When you’re really not sure what’s going to happen next, a few cheap and liquid ETFs may do the trick.
This article is part of a regular series of thought leadership pieces from some of the more influential ETF strategists in the money management industry. Today’s article is by Larry Whistler, president and chief investment officer of Buffalo, N.Y.-based Nottingham Advisors.
A recent snap investor survey conducted by Strategas Research Partners brought to light the great chasm in terms of the market outlook that exists today within the professional investment community. A conundrum? We think not, and here’s why.
We think it spells an opportunity to deploy a bit of cash to the core using inexpensive and highly liquid funds like the iShares Core S&P Total US Stock Market ETF (ITOT | A-100), among others.
But before looking at more ETFs that might be appropriate choices, let’s look at the results of the survey.
The table below summarizes the results compiled from 689 respondents:
|Investor Survey Results - Next 12 Months|
|10-Year Treasury Yield||4.25%||1.50%||2.95%|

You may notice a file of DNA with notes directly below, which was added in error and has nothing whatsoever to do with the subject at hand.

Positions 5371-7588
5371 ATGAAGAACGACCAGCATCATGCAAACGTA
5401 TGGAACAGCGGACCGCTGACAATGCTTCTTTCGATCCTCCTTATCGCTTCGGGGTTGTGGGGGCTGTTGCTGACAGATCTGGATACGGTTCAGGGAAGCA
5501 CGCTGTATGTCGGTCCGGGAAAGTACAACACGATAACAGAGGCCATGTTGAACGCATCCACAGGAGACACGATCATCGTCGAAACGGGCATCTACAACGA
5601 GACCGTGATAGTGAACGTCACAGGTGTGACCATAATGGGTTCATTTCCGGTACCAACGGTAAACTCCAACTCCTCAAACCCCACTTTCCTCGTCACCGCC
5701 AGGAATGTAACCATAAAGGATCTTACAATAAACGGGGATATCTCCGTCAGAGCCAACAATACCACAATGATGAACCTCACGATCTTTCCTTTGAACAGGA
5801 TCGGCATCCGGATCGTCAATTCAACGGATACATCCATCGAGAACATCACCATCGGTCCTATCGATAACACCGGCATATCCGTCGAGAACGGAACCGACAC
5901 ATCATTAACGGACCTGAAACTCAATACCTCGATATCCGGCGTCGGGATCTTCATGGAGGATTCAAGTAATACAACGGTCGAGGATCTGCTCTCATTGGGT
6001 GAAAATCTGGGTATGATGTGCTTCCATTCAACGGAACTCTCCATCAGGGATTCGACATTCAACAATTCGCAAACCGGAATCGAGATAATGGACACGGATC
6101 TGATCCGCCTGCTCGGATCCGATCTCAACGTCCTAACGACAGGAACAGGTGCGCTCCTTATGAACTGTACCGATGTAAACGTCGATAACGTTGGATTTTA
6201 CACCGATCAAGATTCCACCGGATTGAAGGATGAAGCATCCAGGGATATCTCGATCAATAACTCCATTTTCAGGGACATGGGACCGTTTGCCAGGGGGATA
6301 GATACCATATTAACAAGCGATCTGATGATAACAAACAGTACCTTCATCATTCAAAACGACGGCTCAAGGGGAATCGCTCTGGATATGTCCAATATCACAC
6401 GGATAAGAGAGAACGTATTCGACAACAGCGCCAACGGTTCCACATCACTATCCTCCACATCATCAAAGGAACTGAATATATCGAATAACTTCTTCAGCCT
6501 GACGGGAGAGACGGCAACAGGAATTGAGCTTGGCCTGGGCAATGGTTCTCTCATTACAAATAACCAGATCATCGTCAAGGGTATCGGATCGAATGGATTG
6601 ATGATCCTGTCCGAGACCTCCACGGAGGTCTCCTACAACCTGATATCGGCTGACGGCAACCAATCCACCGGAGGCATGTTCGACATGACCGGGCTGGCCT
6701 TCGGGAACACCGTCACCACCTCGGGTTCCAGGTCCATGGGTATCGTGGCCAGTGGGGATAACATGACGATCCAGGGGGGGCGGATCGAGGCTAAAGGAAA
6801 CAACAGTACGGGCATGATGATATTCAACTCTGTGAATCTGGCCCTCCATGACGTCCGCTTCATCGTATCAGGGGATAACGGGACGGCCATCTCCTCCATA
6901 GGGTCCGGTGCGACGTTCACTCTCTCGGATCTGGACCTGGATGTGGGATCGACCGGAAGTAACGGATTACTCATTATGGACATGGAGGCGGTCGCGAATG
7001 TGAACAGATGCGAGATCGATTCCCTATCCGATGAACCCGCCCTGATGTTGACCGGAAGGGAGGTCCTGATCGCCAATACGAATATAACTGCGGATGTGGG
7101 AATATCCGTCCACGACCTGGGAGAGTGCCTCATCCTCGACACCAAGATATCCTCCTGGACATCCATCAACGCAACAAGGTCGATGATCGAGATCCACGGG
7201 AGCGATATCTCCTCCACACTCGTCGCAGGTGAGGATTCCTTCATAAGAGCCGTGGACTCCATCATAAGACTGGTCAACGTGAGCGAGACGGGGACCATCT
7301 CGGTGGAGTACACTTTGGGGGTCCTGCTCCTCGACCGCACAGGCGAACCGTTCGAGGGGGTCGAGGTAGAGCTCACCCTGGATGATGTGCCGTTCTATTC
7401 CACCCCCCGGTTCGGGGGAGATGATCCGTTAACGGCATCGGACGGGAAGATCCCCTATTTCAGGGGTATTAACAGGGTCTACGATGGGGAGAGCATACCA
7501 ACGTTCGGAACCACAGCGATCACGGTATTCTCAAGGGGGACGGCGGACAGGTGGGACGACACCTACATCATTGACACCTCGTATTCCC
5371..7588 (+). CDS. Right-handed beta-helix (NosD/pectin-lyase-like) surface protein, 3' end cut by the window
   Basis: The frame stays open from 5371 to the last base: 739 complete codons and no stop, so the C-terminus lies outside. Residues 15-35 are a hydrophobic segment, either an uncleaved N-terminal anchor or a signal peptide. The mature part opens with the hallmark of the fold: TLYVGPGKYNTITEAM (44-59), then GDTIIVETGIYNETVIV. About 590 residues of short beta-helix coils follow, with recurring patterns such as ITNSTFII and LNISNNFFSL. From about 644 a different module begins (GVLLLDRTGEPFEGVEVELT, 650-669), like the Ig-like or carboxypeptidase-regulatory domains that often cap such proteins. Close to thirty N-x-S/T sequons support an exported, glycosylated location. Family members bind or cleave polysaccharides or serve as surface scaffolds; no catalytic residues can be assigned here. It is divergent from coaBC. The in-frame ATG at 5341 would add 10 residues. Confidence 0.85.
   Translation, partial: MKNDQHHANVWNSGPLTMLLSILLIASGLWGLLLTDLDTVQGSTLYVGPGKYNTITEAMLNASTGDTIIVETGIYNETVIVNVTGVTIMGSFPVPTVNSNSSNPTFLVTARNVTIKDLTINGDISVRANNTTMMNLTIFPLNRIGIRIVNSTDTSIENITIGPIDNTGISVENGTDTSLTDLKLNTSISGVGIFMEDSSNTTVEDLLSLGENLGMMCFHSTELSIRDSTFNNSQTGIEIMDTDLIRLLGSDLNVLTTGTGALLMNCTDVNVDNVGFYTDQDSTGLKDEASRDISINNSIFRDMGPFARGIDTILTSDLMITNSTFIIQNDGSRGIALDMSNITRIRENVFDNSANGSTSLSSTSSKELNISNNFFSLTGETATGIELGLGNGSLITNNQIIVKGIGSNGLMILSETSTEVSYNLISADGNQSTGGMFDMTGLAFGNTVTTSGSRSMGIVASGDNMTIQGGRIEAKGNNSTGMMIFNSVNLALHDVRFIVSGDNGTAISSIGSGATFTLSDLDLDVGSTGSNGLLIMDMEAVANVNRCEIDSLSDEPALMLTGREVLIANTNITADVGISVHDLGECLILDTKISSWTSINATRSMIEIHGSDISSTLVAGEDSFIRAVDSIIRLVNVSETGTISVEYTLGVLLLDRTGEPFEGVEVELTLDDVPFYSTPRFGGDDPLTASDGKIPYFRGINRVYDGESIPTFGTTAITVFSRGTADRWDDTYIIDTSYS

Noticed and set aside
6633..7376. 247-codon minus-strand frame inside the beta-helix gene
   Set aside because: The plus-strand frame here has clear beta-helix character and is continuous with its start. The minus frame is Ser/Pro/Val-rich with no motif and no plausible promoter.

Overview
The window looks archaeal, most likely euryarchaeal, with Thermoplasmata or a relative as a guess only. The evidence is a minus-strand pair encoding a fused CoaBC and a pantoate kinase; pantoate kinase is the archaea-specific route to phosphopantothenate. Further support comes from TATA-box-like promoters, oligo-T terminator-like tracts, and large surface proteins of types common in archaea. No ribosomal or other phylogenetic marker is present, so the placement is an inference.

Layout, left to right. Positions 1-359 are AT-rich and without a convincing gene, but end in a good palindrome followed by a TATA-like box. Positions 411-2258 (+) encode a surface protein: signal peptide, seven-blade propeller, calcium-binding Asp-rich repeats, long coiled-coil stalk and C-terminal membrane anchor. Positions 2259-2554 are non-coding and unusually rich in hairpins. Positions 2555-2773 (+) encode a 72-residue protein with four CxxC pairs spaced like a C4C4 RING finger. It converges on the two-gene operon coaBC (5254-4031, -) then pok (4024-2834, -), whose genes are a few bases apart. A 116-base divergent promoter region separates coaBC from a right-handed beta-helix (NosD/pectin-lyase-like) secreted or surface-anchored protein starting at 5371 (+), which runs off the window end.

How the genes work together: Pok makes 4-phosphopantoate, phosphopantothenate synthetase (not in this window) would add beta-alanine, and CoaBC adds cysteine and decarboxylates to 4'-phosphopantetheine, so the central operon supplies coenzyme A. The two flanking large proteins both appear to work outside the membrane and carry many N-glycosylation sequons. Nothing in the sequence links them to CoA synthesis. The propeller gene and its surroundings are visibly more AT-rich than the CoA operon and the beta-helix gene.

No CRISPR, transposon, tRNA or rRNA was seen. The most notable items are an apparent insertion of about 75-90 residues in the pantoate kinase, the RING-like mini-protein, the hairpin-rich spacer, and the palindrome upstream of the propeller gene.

|Fed Funds Rate||2.00%||0.00%||0.40%|
|WTI Crude Oil||$150||$75||$99|
|Source: Stategas Research Partners, 689 respondents|
While the survey was fairly straightforward, the conclusions reached are anything but. Equally seasoned professionals, it could be argued, see the S&P 500 Index either rising 25 percent over the next 12 months, or falling 33 percent! The average response was for the S&P 500 to record a meager gain of 2.3 percent. This isn’t exactly a consensus call, to say the least.
Within the commodity arena, crude oil is seen to be priced anywhere from $75 to $150, with a mean price of $99—not too far off today’s level. What this means is that the “average” professional investor doesn’t see the price of oil changing much over the coming year. However, the return distribution suffers from some fairly fat tails.
And it’s not only in the equity/commodity arena where the differences lay. The range of estimates for the 10-year bond yield a year from now extends from a low of 1.50 percent to a high of 4.25 percent. Even the average response of 2.95 percent shows a large difference from today’s level of 2.49 percent.
The bet on Fed Funds a year from now ranges from zero percent to 2.00 percent, with an average of 0.4 percent, or 40 basis points.